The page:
scaly dragging over the sand. The upper part of the partition
had an opening about 3 meters square in it. Something black and
sinuous moved across the bottom of the opening. It disappeared
from view, and then a black head and neck shot out of the opening
with a loud BANG as the dragon lunged against the partition.
jumped back. The dragon leaned out the opening and looked at us.
It acted like a horse cranky from too much time in its stall,
but its head and neck were like the biggest snake in the world.
It pulled back its head just like a snake about to strike, and
lunged at the partition again with another BANG. It opened its
mouth extremely wide, revealing a forked tongue and two fangs
as long as my arm. It hissed at us.
tend to be territorial and aggressive," explained Arnold.
fast are they?" I asked.
can strike like a snake, so much faster than most of us can move.
As far as covering ground, we normally keep them confined, so
we don't know how fast one that was really fit could go. The winged
ones can also lift off the ground and glide for short periods
of time, because of Draconia's weaker gravity. Most of them, like
this one here, are not winged, but we do have a few; dragon wings
are a very popular product. Let's move on to the next barn, okay?"
next barn contained a winged male dragon the bright green of a
grass snake. We watched him from the glass observation post in
the roof, which was fine with me, because that black one striking
at me had raised my heart rate enough that I didn't think I'd
need to exercise for at least a week, even with the lower gravity.
He paced his barn anxiously, flapping his wingsthere was
barely enough room for him to spread them out, his wingspan must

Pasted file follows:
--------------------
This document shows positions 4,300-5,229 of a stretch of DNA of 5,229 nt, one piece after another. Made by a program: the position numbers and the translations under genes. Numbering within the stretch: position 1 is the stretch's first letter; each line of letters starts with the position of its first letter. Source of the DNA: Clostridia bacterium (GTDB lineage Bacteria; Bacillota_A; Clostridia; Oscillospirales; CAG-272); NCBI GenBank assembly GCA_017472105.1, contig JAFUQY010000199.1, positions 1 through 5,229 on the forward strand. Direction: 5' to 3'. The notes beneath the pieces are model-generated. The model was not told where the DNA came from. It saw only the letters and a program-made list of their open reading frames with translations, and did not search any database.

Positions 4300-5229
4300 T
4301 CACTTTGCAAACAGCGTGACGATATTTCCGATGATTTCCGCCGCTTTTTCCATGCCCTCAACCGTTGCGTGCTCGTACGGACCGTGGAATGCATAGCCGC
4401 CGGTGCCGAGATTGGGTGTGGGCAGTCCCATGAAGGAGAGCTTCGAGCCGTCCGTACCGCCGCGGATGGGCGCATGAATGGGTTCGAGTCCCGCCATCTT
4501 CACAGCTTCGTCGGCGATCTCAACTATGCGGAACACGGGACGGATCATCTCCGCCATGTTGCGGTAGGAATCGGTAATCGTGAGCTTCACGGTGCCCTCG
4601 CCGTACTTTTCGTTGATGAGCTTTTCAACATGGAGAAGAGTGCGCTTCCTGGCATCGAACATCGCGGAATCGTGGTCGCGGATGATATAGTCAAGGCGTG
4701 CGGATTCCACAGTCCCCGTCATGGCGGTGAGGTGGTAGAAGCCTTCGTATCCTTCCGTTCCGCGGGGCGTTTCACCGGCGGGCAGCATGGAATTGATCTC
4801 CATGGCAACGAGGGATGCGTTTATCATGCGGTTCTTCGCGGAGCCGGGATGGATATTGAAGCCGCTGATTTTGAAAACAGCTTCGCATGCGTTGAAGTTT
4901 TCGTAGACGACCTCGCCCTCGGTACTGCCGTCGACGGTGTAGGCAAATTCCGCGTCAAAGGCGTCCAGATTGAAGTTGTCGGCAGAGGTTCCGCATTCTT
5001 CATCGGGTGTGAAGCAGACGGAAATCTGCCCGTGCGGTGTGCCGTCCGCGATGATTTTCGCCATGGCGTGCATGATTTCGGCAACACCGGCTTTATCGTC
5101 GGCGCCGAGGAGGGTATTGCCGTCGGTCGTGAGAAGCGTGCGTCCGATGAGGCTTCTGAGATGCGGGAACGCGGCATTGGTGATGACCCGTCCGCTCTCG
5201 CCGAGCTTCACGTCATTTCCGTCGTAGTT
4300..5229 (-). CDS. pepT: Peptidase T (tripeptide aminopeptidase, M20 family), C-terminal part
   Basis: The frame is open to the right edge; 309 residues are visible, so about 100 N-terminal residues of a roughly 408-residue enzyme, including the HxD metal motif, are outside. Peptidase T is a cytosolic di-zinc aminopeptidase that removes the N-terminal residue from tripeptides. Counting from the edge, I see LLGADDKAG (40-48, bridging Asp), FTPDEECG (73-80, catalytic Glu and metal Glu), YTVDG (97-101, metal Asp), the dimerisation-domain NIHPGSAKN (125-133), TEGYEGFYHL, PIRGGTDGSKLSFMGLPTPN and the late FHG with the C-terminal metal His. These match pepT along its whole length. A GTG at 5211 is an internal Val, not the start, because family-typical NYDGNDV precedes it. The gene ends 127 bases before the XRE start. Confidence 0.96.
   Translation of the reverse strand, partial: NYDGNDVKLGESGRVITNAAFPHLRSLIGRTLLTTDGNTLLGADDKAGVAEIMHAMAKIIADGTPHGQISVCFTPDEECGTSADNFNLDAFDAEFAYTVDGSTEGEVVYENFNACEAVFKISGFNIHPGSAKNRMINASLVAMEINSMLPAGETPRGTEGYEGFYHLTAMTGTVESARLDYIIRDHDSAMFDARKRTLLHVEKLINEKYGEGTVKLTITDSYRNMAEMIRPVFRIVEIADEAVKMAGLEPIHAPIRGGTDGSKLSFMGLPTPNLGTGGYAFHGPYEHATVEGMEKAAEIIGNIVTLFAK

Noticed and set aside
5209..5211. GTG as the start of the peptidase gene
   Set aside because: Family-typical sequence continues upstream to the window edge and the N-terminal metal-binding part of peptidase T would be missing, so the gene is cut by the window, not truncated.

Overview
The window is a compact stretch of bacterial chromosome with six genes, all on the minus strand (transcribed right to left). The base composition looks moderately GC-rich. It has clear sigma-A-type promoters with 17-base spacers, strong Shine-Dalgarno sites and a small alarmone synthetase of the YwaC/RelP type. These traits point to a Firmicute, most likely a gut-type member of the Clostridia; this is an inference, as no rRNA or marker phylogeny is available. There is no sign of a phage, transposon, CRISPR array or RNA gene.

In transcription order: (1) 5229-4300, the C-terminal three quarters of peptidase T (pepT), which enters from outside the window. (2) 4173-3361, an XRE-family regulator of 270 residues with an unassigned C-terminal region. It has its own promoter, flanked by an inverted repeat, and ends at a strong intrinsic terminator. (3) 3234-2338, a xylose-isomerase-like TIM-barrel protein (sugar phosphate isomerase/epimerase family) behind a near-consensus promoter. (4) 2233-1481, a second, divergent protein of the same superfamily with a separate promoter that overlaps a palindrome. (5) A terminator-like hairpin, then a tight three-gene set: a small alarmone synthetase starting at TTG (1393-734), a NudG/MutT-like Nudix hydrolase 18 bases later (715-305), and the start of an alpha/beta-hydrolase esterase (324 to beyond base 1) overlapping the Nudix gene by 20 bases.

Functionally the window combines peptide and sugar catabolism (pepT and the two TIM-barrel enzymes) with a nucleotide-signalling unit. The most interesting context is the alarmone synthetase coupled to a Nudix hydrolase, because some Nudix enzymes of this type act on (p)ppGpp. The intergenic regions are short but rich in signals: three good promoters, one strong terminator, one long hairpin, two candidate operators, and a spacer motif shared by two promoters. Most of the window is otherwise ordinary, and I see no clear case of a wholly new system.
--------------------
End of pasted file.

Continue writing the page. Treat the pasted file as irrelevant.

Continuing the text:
have been at least 10 metersand flicking out his tongue
breeding season, and he can tell," Arnold told me. "We
do all the reproduction for them in the lab, but they still know
what's going on."
had thought the dragons would be slow and ungainly, like alligators,
but they were quick and flowing, like a cross between horses,
snakes, and cats. They had wedge-shaped heads, like pit vipers,
long necks, and bodies that sloped downwards from the shoulders
to the hindquarters. Their tails were as long as their necks (about
3-5 meters long), so of their 10-15 meter body length, at least
two-thirds of it was neck and tail. Their tails came to a narrow
point, just like a snake's. Dragons are cold-blooded, but since
the average temperature on Draconia is 30-40 degrees, they have
plenty of energy.
lucky: there's a venom extraction scheduled for the next barn,"
Arnold told me as we left the winged male.
dragon about to have its venom extracted was a big black male
without wings. We climbed up to the observation area. All the
barns had peaked roofs, 10 meters at the highest point and 6 meters
at the eaves. The observation areas were little rooms just big
enough for three people, located on the catwalks that ran near
the roof between the inner and outer walls.
could hear the hoists moving. "We lower the venom receptor
onto the floor and move it around, encouraging the dragon to strike
at it," Arnold explained to me. "It's impregnated with
the scent of prey. The dragons respond best to the smell of mousea
lot of their DNA is still snake DNA, despite their size. Once
they strike it, we remove it and feed them immediately."
venom receptor looked like a mouse-colored beach ball. The chains
that lowered it from the ceiling made it move around on the floor
like a mouse. The dragon crouched in one corner of its barn, watching
the venom receptor with its flat reptile eyes. Suddenly it pounced
and struck, opening its mouth incredibly wide, like a rattlesnake.
As soon as it had released its fangs, the chains whipped the venom
receptor up into the ceiling, while lowering down a piece of meat.
The dragon opened its mouth again, exposing a huge palate and
throat, and swallowed the meat.
can dislocate their jaws like snakes," Arnold told me. "We
don't know how much they can swallow at once; there're stories
about them swallowing humans whole, but those are just stories.
All the dragons that have ever existed have been kept under extremely
then took me to see the venom processed, which was very technical,
so I won't bore you with it here. You can read about it in the
detailed report I wrote while orbiting around Draconia after the
incident at DragonFarm2, if you want.
next day we went to DragonFarm2, which was about 30 k down the
road. Originally it was just supposed to be me and a driver, but
Arnold Jackson got a call that morning saying there was a problem
and they wanted another certified shooter just in case.
are only about a thousand people on Draconia. There are about
two thousand dragons, but they mostly stay in their barns and